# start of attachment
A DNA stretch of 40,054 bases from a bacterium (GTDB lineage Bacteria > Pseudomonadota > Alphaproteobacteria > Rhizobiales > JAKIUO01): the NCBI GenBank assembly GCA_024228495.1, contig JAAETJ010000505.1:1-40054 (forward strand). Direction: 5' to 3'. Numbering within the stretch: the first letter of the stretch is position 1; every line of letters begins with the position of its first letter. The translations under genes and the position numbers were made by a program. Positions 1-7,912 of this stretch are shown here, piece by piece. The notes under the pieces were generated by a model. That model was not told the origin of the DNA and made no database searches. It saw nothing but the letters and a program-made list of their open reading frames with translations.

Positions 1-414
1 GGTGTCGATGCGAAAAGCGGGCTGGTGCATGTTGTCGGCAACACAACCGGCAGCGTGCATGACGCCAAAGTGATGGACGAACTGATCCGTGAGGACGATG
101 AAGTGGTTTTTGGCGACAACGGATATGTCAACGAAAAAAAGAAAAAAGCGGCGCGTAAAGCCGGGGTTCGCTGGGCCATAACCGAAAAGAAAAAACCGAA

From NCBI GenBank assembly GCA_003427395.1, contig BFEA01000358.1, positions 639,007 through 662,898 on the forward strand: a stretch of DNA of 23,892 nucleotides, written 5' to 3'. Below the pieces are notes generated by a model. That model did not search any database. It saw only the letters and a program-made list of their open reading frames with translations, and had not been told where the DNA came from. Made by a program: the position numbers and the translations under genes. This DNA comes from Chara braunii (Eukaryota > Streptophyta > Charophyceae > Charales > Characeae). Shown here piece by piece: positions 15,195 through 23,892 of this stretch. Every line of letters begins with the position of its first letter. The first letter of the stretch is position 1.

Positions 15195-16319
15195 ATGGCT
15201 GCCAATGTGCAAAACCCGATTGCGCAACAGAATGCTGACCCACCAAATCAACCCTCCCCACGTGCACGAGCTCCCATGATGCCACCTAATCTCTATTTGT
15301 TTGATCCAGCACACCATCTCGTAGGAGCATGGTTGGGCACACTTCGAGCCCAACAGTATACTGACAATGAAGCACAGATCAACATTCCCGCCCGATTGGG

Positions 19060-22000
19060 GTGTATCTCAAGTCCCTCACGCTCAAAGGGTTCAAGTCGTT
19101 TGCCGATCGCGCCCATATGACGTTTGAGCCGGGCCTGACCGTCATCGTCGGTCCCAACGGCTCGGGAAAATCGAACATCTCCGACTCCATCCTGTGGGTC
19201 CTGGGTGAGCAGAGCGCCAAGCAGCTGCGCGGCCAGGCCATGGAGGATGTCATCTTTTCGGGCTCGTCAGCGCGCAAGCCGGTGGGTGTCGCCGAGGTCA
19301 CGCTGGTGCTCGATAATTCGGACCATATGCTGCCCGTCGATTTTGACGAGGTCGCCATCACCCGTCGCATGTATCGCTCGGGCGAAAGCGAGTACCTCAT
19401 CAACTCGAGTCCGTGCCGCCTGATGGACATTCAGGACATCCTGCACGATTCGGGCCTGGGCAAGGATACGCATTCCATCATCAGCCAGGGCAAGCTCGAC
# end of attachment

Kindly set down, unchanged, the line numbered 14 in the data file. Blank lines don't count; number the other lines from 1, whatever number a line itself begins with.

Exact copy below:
19301 CGCTGGTGCTCGATAATTCGGACCATATGCTGCCCGTCGATTTTGACGAGGTCGCCATCACCCGTCGCATGTATCGCTCGGGCGAAAGCGAGTACCTCAT